Mention "Robert’s Rules of Order" to any assembled group, and you will get a collective groan. "Robert’s Rules" is a part of our lives as leaders– it’s even written into the bylaws of most organizations. When presenting my leadership development program "Recreating Your Organization," I’m often asked if there is an alternative to "Roberts Rules."
Yes, there is.
Many organizations across the country are adopting a meeting process called "Consensus." It’s effective and efficient for most groups, and it doesn’t require the learning curve of "Robert’s Rules" for new members.
"Robert’s Rules" was first published in 1870, and incorporated the so-called parliamentary procedure as used by Congress. It was presented as the best way to run a meeting. Perhaps it is the best way to run large meetings, conventions, Congress, and other rowdy assemblies. But for smaller groups, it’s rather confusing with it’s formal motions, debates, precedence of some motions over others, and more.
Consensus is a simplified method of discussing an issue and reaching an agreement. It is important to understand that consensus doesn’t mean that everyone be in agreement. It does mean that everyone has to be willing to accept the agreement that is reached.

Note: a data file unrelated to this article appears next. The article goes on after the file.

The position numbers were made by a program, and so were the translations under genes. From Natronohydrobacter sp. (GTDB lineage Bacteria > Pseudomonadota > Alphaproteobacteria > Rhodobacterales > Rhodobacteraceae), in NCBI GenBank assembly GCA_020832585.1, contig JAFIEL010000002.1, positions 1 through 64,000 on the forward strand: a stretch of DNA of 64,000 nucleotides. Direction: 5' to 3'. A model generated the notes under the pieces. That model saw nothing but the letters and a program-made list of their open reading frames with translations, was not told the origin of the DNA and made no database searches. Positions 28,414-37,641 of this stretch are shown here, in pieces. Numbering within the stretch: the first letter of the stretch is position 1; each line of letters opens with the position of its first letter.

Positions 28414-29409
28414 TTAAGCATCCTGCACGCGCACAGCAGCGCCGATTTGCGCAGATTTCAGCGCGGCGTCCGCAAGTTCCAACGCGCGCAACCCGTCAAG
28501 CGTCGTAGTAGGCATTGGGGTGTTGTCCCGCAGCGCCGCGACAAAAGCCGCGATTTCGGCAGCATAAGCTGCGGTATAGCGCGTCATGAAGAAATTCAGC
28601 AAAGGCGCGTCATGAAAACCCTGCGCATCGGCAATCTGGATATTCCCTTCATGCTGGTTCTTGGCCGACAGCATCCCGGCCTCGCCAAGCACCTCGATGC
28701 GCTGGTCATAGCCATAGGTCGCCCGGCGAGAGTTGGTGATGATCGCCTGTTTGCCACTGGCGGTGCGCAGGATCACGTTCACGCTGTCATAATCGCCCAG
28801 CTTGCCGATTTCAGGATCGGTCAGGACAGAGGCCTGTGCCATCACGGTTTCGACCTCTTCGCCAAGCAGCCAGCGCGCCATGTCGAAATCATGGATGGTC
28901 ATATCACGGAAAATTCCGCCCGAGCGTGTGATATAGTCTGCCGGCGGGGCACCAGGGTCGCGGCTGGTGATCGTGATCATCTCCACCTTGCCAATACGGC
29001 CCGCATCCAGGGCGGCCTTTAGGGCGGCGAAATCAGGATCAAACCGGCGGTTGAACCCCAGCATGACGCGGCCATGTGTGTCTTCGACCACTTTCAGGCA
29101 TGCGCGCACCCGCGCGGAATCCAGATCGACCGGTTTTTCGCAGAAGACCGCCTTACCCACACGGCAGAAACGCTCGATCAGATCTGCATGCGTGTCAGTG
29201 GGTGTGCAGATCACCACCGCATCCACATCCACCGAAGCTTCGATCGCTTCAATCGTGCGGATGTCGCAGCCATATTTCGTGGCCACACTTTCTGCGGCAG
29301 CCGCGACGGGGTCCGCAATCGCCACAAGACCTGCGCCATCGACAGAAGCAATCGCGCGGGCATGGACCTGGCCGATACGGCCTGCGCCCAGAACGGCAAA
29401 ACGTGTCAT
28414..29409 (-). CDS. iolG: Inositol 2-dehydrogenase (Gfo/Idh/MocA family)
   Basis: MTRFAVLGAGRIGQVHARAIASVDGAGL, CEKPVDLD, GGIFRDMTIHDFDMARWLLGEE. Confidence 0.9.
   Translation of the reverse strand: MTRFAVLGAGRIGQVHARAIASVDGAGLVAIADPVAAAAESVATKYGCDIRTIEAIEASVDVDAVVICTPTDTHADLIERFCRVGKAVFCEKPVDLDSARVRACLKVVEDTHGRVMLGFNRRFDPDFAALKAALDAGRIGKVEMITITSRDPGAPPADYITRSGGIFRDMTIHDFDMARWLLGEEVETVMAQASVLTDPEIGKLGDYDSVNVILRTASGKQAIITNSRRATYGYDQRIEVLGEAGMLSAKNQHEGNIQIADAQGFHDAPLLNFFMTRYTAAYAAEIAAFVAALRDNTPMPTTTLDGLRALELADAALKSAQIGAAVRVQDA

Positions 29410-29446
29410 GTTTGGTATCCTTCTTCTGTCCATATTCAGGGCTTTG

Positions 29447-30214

It works like this: an idea is brought to the floor. It doesn’t have to be a motion, or even a formal proposal– just an idea. The idea is discussed, and likely it will be improved from the input of others. When a general agreement appears, you test for consensus by stating the current version of the idea. If everyone agrees, you’ve reached consensus. If there is dissension, then you can continue the discussion until a more acceptable version is reached. When you’ve reached consensus, or when there is a willingness to accept the current proposal, then– in those familiar parliamentary terms– the "motion is approved."
In reality, this may likely be the way your organization already operates. And, after you’ve already reached consensus, you revert back to parliamentary rules, asking for someone to make a formal motion, a second, and then calling for a vote to make it "official." If you were using Consensus, it would already be done.
Check this out, and see this alternative to "Robert’s Rules Of Order" doesn’t make more sense for your organization.